“Finally, more than any other major candidate, he has a tendency to see the world in post-national terms. Whereas President Bush sees the war against radical Islam as the organizing conflict of our time, Obama sees radical extremism as one problem on a checklist of many others: global poverty, nuclear proliferation, global warming. When I asked him to articulate the central doctrine of his foreign policy, he said, “The single objective of keeping America safe is best served when people in other nations are secure and feel invested.”
“That’s either profound or vacuous, depending on your point of view. ”
Kagan had certainly fun with some selective quoting.
People should probably read the speech before any hasty judgement.
And no, I don’t agree with Obama.
“The last thing the USA needs is another destiny driven president. I yearn for candidates like the ones produced in my youth in smoke filled rooms.”–pl
oh, yeah, some days those smoke-filled rooms look pretty good in comparison to these media-hyped, 2+-year presidential runs, BUT I’m afraid a smoke-filled room may still have gotten us a Dubya.
Pl wrote: >>>>The last thing the USA needs is another destiny driven president. I yearn for candidates like the ones produced in my youth in smoke filled rooms<<<< Man o man do I second that! Nor do I want someone who, because of his youth, and party affiliation feels like his has to prove something I deem silly and dangerous; to someone, who will not be convinced, under any circumstances anyway.
re: “boots on the ground”
Methinks(with no experience):What a f***ing idiot.
“the ability to put boots on the ground will be critical in[MAINTAINING] the shadowy terrorist networks we now face.”
I fear that Obama and other Democrats will, like JFK, feel so pressured by accusations of being “soft” that they will overcompenstate to prove they are “tougher” than Bush.
Of course there’s always the possibility that they actually believe the crap they’re saying. I’m not sure which one I fear more.
I’m glad I haven’t given Obama any money yet. It saves me having to ask for it back.
The military’s only proper use is to defend America. When you pre-emptively kill other people for an idea, there is a world for that: murderer.
The Dem Presidential candidate debate was instructive for me. In response to the question is there such a thing as GWOT Obama and Clinton believed there was such a thing. Additionally these two were hot on not leaving any option off the table (code for attacking Iran) and Obama was forced to say that he had no plans to nuke anyone. So we have the two top Dem candidates who are as hawkish as the Repubs and may try to out hawk everyone to gain the reputation of “strong on terror” candidates. Reminds me of the Clinton triangulation special with the Sista Souljah moment.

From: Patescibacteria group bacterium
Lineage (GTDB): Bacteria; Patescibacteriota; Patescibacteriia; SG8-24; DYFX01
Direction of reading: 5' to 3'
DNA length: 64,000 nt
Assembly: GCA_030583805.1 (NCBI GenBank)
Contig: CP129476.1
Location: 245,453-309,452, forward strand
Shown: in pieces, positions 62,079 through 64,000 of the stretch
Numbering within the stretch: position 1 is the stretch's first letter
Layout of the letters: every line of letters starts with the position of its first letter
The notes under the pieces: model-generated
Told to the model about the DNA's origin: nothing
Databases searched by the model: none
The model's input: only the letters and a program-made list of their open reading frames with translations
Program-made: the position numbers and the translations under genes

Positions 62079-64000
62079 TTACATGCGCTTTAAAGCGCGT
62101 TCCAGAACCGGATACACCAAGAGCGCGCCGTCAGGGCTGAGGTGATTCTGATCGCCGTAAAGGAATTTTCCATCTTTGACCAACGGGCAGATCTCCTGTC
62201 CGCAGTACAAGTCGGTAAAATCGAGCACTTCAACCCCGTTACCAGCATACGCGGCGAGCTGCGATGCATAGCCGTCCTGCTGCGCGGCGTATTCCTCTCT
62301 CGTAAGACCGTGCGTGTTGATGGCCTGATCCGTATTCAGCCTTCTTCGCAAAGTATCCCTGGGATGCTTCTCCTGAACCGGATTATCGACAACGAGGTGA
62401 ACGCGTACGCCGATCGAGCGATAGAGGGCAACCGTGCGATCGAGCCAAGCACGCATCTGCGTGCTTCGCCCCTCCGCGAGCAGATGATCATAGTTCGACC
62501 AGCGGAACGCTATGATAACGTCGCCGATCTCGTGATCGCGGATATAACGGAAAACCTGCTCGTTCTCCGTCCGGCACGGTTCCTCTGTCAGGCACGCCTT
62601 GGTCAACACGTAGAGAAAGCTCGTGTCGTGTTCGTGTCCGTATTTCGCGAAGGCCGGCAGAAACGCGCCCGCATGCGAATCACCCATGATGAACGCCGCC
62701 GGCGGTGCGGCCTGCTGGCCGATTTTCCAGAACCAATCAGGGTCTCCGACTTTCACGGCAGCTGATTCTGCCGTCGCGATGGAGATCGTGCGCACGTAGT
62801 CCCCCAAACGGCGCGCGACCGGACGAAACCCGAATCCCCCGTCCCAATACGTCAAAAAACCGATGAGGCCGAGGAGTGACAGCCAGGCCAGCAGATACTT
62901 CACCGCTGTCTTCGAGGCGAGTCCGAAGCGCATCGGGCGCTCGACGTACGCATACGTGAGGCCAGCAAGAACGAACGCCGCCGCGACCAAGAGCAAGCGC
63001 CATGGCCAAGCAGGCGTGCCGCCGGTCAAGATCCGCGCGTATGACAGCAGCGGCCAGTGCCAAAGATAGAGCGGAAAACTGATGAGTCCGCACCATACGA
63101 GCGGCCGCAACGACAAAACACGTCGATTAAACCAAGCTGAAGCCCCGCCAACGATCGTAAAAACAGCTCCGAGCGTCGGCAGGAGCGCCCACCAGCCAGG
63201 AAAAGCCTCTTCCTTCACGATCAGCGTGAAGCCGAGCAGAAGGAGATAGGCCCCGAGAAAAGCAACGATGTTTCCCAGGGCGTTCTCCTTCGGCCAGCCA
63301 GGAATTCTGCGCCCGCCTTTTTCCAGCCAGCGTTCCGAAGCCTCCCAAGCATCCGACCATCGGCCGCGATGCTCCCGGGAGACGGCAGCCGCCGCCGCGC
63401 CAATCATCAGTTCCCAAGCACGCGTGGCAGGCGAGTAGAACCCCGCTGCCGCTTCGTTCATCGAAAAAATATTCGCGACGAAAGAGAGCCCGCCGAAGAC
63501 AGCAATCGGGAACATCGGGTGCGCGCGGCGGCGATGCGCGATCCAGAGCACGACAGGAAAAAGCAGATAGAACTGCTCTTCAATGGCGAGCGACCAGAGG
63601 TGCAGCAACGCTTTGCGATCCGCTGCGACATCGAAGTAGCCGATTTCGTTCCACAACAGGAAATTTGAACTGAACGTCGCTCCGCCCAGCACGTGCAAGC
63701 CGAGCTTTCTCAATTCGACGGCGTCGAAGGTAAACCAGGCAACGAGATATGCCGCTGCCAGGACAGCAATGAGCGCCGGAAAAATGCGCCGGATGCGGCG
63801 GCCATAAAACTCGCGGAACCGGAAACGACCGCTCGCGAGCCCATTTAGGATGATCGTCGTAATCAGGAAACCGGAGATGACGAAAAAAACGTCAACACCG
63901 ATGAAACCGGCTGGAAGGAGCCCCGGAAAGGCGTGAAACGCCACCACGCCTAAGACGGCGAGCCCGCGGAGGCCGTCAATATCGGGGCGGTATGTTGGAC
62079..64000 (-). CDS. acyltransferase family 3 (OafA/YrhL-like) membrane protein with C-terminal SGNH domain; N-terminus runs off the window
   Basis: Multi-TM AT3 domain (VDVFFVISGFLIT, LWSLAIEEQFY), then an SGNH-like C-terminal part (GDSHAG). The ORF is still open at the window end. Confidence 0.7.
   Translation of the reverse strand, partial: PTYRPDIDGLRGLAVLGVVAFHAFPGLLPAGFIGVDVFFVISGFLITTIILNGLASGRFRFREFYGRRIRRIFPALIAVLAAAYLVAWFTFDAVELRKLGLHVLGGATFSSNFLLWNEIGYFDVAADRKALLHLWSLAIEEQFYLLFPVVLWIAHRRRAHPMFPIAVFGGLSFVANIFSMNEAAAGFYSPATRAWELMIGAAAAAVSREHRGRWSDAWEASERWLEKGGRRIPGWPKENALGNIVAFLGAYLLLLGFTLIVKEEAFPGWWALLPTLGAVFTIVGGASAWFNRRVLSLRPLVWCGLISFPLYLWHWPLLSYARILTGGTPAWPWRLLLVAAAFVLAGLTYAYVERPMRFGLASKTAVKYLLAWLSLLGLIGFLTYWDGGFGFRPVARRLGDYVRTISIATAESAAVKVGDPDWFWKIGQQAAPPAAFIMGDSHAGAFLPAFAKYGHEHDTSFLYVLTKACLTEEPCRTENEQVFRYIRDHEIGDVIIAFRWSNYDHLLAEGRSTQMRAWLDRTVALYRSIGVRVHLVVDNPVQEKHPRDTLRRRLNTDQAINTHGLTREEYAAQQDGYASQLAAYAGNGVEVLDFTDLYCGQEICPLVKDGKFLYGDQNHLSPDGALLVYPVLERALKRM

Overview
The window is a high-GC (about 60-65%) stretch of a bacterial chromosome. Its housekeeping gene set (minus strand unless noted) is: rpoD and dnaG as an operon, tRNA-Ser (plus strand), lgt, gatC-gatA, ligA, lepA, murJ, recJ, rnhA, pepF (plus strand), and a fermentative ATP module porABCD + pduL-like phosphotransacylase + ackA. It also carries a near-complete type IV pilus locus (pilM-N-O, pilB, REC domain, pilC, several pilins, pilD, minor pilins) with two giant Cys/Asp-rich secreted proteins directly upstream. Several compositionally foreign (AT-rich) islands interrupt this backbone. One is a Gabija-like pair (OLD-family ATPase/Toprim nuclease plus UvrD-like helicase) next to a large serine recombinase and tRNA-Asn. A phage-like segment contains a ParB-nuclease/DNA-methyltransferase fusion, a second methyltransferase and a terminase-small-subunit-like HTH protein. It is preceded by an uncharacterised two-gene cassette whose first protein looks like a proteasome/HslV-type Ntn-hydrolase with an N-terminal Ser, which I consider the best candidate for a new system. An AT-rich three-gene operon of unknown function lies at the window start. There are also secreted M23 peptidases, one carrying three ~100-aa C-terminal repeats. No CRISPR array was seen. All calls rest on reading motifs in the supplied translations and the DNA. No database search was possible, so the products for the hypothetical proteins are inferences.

We can be certain that with Clinton and Obama the “pre-emptive war” party will still remain in power if they win. So too with McCain and Guiliani. I suppose we are going to have to live with more and more strike first and think later policies no matter which of the leading candidates wins.
I am a Dem. My opinion is that the Democrats have been so brutalized by poisonous attacks of treason and drug-addled hippy pacifism by the reactionary wing of the GOP for so long, that most Democratic candidates for national office feel that they need to talk tough. So they say stuff that sounds tough, and whether it means anything at all, or is coherent, or makes sense, is a secondary issue. Since the warmongers who currently run the GOP are also incoherent, the Democratic incoherence cannot be considered a significant demerit.
I think the Col does allude to an incoherence in popular US feeling. The majority of voters simultaneously want to build strong multilaterial institutions, and work through them. However, they also like aggressive talk, and seem somehow reassured by politicians who assure them very strongly, broadly and repeatedly that they will not hesitate to blow stuff up if things get dicey in unspecified ways. The proportion of that kind of aggressive talk in comparison to the probable instances when such a violent and short tempered US foreign policy would be most effective, and wise, seems very high to me.
I disagree strongly with this kind of Democratic behavior. I don’t think you can really know what Obama thinks from these speeches. I think any Democrat who can just tell their GOP and media accusers to go $#$!@ themselves, and strongly assert a coherent strategy without symbolic genuflections to cowboy war talk might actually be a sign of competent leadership in foreign policy. We might not be able to get that for 2008, but considering what the leading GOP candidates are offering, the option of not totally incompetent looks pretty good to me. If Hagel decides to stay out, looks like it will stay that way.
Re incoherence of reactionary warmonger wing of GOP:
Rice seemed to say today that wrt Iraq, ‘imminent threat’ meant invading Iraq immediately because it looked like it was the best time to invade, if you’re going to do that sort of thing. But Rice also seemed to say later that after the CIA wrote a memo stating the Al Qaeda was determined to strike inside the US, she didn’t know what could or should have been done about striking terrorist camps in Afghanistan.